"You look at Vladdy, Bo and myself, you see a little similarity to our fathers, but you also see that we're our own players," said Biggio, who went 1-for-3 with a walk. "We're here because of what we've done in our careers."

Biggio leads the Eastern League with 19 home runs and 67 RBI in 83 games, already hitting eight more homers than he hit in 127 games for Class A Dunedin of the Florida State League in 2017. He credits the boost to some offseason adjustments, which included lowering his hands in order to keep his bat path in the strike zone longer.

"Power, I've always had it, but I've made some adjustments in the offseason from stuff I learned my first full season in Dunedin, and it's been paying off for me," Biggio said. "I'm just trying to stay consistent, that's the biggest thing right now."

Watch: MiLB Video

Another second-generation player was in Trenton on Wednesday: Altoona third baseman Ke'Bryan Hayes. The Pirates' No. 3 prospect and No. 92 on MLB Pipeline's Top 100, Hayes is the son of Charlie Hayes, a 14-year veteran who played for the seven teams but is best known for catching the final out for the Yankees in the 1996 World Series.

Throughout the day, several fans came up to Hayes to tell them how much they loved his father. After all, Wednesday's game was being played at the home of the Yankees' Double-A affiliate.

"With my dad winning the World Series and catching the last out with the Yankees, it's awesome to play here," Hayes said. "Having a father that played is awesome. He's always put me in situations to make me better because he knew what it would take for me to make it to the Major Leagues."

The future is now
Rodgers isn't the only Eastern League All-Star who will play in Sunday's SiriusXM All-Star Futures Game, as Bichette, Hayes and Ryan Mountcastle (Orioles' No. 1 prospect and No. 80 on MLB Pipeline's Top 100) will also be heading to Nationals Park.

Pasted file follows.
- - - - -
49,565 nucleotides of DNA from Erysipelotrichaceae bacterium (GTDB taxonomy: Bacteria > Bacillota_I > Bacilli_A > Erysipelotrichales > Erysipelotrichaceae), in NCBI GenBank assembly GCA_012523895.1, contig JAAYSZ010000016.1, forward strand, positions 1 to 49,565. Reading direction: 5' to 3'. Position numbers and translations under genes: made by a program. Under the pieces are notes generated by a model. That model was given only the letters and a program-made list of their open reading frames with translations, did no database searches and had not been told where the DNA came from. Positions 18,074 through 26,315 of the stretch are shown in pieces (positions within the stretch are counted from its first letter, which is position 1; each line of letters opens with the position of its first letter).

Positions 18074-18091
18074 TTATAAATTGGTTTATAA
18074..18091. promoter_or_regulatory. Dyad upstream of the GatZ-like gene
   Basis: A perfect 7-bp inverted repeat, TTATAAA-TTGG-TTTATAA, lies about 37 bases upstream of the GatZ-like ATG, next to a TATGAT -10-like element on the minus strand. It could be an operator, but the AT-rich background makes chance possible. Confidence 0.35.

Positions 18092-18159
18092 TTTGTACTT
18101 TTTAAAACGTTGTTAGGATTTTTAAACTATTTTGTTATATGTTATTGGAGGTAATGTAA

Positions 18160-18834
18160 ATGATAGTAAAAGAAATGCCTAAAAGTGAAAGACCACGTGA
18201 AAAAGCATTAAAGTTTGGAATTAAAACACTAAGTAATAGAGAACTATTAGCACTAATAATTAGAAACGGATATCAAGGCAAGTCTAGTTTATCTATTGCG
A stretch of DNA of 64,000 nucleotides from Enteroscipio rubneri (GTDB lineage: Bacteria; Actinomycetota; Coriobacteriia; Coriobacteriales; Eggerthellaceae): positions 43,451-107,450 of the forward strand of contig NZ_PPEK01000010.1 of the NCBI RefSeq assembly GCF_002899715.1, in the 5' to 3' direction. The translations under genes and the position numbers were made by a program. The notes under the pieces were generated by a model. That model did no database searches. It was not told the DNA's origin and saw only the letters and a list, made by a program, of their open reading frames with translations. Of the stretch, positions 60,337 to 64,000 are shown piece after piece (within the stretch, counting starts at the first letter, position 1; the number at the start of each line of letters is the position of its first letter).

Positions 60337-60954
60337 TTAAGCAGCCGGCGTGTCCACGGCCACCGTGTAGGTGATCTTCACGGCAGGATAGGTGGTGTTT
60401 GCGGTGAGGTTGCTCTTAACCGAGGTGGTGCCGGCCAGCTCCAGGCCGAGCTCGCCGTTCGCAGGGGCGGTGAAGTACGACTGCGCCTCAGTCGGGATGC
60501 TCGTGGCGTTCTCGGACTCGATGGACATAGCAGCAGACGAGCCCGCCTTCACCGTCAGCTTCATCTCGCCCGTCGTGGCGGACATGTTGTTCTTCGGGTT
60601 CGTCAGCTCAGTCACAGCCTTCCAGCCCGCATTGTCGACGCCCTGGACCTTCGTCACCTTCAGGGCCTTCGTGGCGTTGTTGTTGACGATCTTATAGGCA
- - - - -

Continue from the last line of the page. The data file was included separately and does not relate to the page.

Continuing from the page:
Mountcastle is hitting .316 with eight homers and 36 RBIs for Double-A Bowie this season, his first at third base after moving over from shortstop. He went 0-for-2 on Wednesday after entering the game in the sixth inning.

"For them to choose me to be in the Futures Game is a great honor," Mountcastle said. "I'm glad that I'm a part of it."

Old timer's advice
Bernie Williams was on hand Wednesday to perform the national anthem prior to the game, bringing him back to the ballpark in which he played during a 2003 rehab assignment.

Williams, who won four World Series rings with the Yankees and was selected to five Major League All-Star Games, recalled being selected to a pair of Minor League All-Star Games but not being able to participate in either. In 1988, he had a broken wrist that kept him out of the Carolina League game, and then in 1991, he skipped the Triple-A game after being called up to the Majors by the Yankees.

Although he went on to have great success in the Majors, Williams believes that earning such honors in the Minors is a worthy achievement for young players trying to make a name for themselves.

"You have to be able to celebrate every milestone moment in your career because you never know when it's going to end," Williams said. "These guys might have their sights on playing in the big-leagues, but they don't know what's going to happen tomorrow, so this is a big time for them. They should be celebrated and acknowledged for the year that they're having."

Mark Feinsand, an executive reporter, originally joined MLB.com as a reporter in 2001.